Microsoft releases open source CentOS-based 'Linux Data Science Virtual Machine' for Azure

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Microsoft is both an open source and Linux champion nowadays -- on the surface at least (pun intended). In other words, while it does embrace those things, we may not know the motivation of the Windows-maker regarding them. Regardless, Linux and open source are now important to the Redmond company.

Today, Microsoft announces a CentOS-based VM image for Azure called 'Linux Data Science Virtual Machine'. The VM has pre-installed tools such as Anaconda Python Distribution, Computational Network Toolkit, and Microsoft R Open. It focuses on machine learning and analytics, making it a great choice for data scientists.

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"Thanks to Azure's worldwide cloud infrastructure, customers now have on-demand access to a Linux environment to perform a wide range of data science tasks. The VM saves customers the time and effort of having to discover, install, configure and manage these tools individually. Hosting the data science VM on Azure ensures high availability, elastic capacity and a consistent set of tools to foster collaboration across your team", says Gopi Kumar, Senior Program Manager, Microsoft Data Group.

Kumar further says, "in about 15 minutes you can standup your own data science VM within your subscription and you'll be ready to jump right into data exploration and modeling immediately. You have full administrative access to the VM and can install additional software as needed. There’s no separate fee to use the VM image. You only pay for actual hardware compute usage of the virtual machine depending on the size of the VM you're provisioning. You can turn off the VM from Azure portal when it's not in use to avoid being billed for usage. When you restart the VM you can continue your work with all data and files intact. You can further augment your analytics on the data science virtual machine by leveraging services in Microsoft Azure and Cortana Intelligence Suite".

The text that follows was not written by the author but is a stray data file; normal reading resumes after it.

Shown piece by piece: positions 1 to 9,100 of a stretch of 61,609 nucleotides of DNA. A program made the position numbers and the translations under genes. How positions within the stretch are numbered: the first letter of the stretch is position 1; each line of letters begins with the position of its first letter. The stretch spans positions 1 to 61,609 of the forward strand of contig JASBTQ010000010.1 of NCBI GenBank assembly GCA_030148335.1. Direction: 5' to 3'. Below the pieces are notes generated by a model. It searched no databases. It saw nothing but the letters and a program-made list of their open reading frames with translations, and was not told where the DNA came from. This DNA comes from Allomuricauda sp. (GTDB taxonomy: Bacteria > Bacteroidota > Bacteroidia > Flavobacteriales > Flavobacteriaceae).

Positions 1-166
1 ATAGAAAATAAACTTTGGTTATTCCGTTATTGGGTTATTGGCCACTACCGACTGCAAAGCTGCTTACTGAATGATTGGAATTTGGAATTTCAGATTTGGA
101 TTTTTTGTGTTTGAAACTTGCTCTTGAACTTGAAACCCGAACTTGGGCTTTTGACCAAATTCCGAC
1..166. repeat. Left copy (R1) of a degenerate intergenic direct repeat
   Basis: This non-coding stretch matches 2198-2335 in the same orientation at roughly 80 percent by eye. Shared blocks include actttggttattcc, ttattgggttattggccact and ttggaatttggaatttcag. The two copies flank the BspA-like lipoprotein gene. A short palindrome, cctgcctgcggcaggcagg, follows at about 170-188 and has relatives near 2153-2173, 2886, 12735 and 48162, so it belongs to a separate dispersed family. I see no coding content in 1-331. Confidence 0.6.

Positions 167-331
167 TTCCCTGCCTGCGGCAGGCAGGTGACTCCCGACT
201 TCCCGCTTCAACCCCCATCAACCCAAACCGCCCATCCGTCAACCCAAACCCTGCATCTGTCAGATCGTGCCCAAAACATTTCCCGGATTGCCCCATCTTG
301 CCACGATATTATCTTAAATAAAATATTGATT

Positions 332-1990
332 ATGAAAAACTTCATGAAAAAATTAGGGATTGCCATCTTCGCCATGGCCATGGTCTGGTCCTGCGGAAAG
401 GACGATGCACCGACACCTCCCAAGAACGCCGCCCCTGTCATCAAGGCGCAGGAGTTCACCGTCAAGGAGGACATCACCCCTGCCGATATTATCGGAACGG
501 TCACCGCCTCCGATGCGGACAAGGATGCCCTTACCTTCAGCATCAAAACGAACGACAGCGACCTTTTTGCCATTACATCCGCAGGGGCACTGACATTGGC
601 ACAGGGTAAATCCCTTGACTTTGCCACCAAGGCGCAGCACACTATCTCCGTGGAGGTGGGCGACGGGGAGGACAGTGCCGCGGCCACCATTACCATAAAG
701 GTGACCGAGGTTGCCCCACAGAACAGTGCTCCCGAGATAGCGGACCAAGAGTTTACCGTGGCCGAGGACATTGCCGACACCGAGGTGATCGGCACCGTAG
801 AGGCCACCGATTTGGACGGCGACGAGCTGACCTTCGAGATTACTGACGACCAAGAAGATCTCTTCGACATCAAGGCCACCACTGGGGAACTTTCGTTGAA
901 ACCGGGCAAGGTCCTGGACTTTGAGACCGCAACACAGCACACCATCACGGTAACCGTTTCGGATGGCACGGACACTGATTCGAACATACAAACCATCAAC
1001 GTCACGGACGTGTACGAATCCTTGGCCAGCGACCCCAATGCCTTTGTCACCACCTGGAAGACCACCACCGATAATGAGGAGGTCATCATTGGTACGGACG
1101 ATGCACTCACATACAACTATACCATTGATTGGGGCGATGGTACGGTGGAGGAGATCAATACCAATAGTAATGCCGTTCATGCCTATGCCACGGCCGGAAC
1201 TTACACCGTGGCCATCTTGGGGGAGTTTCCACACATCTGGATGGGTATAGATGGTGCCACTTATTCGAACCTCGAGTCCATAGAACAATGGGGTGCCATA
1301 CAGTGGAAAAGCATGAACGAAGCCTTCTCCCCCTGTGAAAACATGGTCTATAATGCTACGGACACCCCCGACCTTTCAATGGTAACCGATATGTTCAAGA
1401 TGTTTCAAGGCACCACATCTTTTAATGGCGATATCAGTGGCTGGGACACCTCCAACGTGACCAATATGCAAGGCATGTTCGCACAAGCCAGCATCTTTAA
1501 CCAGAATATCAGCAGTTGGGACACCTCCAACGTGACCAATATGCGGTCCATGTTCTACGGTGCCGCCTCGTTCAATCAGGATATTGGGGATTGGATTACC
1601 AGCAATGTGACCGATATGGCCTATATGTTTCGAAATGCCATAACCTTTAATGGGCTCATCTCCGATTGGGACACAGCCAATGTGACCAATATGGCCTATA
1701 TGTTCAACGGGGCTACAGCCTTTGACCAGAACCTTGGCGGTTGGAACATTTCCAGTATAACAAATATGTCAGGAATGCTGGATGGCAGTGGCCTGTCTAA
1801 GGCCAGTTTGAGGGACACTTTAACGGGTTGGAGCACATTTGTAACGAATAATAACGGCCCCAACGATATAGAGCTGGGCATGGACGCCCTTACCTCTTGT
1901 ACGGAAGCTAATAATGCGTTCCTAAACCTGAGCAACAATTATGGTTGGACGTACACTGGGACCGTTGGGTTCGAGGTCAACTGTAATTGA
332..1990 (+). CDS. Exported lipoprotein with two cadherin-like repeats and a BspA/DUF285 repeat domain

READ MORE: Linux can still beat Windows in the desktop war, and Linus Torvalds is 'working on it'

If you want to try this Linux-based image, you can set it up on Azure here. Keep in mind, unless you are a data scientist or analyst that leverages Azure, this probably is not for you.

Are you impressed by Microsoft's continued embrace of Linux and open source? Tell me in the comments.

Photo credit: Sanit Fuangnakhon / Shutterstock

20 Responses to Microsoft releases open source CentOS-based 'Linux Data Science Virtual Machine' for Azure

  1. MyDisqussion says:

    I wonder why they didn't use scientific linux. I'm not sure how this compares to SL. SL is a popular distro in scientific circles because it has many of the tools scientists need, and you know that everyone using it has the same tools.

    It's nice to see Microsoft opening up to various flavours.

    • sn0wflake says:

      If it wasn't CentOS somebody else would have asked why it wasn't that distro. Microsoft has to start somewhere and it's nice to see some form of leadership in the Linux community so developers can now work with some kind of reliable goal in sight, albeit nobody had the imagination that it would be Microsoft that would take the steering wheel.

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      • psycros says:

        CentOS is a darn good distro from everything I've heard lately. It was pretty nice several years ago when I last played with it and I imagine its only gotten better. Pretty newbie-friendly as I recall.